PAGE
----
Order Execution Policy
When opening a trading account with a Forex broker, the trader must first acquaint themselves with the Trading Operating Procedures. This document outlines the rules for carrying out transactions, as well as specifying the legal grounds for resolving disputes between the client and the Company.
Only a small number of clients study the Procedures and Client Agreement that they have accepted when registering on the broker’s website. As these documents establish the trading operations in general terms, sometimes even experienced traders may face difficulty understanding exactly how their orders will be executed in different market situations.
To address this, we have developed an Order Execution Policy, aiming to educate clients about the most challenging aspects of conducting operations on trading accounts opened with xChief.
Slippage on stop orders (Buy Stop, Sell Stop, Stop Loss)
One of the most common questions asked by beginner traders is, “Why was my stop order executed at a different price than the one I set it at?”. To truly grasp the reason for this, it is helpful to first understand what a stop order is. In practise, a stop order is a request to sell or buy an asset at a set market price. However, executing a stop order requires agreement between both the buyer and the seller on the price. Hence, it is impossible to execute the stop order at a given price if a buyer or a seller for that price cannot be found. To ensure execution nevertheless, the order will be executed according to the gap price, which is the first available price near the stop loss price. This means that stop losses will sometimes execute with a negative slippage.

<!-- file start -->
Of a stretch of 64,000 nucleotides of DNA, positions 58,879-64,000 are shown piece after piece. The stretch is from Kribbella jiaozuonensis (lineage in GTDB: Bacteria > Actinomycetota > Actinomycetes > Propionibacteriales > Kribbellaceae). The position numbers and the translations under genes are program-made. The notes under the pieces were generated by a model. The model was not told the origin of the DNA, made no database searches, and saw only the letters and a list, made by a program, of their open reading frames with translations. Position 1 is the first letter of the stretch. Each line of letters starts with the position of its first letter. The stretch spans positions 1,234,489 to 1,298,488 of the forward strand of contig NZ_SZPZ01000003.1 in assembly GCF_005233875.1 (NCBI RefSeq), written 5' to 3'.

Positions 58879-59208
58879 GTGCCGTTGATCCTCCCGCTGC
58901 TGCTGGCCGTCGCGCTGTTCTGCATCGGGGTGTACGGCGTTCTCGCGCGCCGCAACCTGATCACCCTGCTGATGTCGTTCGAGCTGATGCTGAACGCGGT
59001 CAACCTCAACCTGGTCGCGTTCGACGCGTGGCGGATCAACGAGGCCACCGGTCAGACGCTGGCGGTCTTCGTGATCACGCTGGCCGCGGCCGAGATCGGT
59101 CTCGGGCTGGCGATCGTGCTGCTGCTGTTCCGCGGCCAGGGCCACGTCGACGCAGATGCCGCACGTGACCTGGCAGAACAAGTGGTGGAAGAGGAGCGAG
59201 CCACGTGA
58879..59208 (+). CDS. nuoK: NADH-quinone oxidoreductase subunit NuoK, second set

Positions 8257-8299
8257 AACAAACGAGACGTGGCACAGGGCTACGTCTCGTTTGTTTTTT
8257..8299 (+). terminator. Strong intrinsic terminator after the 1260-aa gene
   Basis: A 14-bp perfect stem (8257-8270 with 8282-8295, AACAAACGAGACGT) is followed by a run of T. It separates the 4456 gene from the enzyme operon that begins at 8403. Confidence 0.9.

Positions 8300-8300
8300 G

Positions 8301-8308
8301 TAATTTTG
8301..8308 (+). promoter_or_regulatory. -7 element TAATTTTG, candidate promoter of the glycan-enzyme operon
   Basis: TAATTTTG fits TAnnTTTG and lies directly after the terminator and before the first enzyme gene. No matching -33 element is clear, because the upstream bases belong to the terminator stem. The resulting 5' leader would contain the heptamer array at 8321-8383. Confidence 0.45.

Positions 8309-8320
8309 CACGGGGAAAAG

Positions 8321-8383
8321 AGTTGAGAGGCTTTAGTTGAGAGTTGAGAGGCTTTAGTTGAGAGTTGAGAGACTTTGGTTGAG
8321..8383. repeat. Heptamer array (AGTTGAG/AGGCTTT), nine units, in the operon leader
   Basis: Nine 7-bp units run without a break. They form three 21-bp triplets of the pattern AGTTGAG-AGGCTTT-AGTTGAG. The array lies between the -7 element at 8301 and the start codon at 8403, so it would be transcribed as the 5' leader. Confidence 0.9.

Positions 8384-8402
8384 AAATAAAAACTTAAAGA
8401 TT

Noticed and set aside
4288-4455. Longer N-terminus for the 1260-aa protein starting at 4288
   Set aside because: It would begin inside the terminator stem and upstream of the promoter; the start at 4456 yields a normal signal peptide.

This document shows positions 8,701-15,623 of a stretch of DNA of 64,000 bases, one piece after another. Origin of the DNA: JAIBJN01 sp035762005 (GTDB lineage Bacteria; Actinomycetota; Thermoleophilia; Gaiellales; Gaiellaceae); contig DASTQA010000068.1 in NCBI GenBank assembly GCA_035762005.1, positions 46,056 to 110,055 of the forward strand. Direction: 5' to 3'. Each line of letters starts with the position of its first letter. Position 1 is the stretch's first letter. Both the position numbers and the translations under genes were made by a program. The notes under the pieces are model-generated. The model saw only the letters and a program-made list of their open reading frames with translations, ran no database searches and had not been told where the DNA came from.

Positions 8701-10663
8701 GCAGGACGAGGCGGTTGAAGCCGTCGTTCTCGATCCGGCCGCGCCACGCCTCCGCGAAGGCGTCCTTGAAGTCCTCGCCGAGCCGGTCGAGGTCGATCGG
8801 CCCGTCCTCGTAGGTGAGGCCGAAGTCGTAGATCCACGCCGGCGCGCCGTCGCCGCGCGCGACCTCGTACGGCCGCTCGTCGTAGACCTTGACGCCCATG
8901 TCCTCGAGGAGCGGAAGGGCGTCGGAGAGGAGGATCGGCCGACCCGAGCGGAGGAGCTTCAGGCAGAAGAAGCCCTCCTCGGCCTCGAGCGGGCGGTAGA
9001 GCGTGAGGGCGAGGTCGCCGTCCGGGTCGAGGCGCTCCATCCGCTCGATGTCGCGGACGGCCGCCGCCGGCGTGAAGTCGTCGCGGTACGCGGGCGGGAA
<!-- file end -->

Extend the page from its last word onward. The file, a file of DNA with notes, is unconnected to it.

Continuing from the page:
Positive slippage on limit orders (Buy Limit, Sell Limit, Take Profit)
For limit orders, the opposite logic applies. Limit orders can be executed at the client's price or at the best price available. That means that in case of getting a limit order in a gap, the broker will execute the order at the "gap price" (i.e. at first available price), which will bring the trader an additional income in the form of a positive slippage.
The speed of order execution during the publication of economic news
On average, the speed of client order execution, from arrival at the trading server until confirmation is sent to the client, is 100 ms. However, due to the off-exchange nature of transactions, banks that provide liquidity may execute the "last look" condition, giving them the right to hold the order in processing until the market condition gets clarified. In practise, this means that traders may need to wait for up to 3 seconds before their orders are executed in volatile market conditions. While this won’t happen every time, it is important for traders to take such a possibility into account when planning their trades.
Forced closing of positions due to spread widening
Despite the fact that the trader may have a hedged position, i.e. the short position matches the long position, stop-out (forced closing of positions due to lack of funds) can still occur. Typically this happens when there is a significant spread widening, especially during the publication of economic news. While traders usually enjoy low spreads, they should be aware of unpredictable spread widening during turbulent market conditions.
Trading credits provide additional leverage for traders to increase their positions and potential profits. However, as the position size grows with additional funds, potential financial losses also increase in case of an unfavorable price change. Forced closing of positions with active trading credits may occur if the margin level reaches 30% or if the account funds fall below the amount of active credits. Traders must fully understand the risks associated with using trading credits.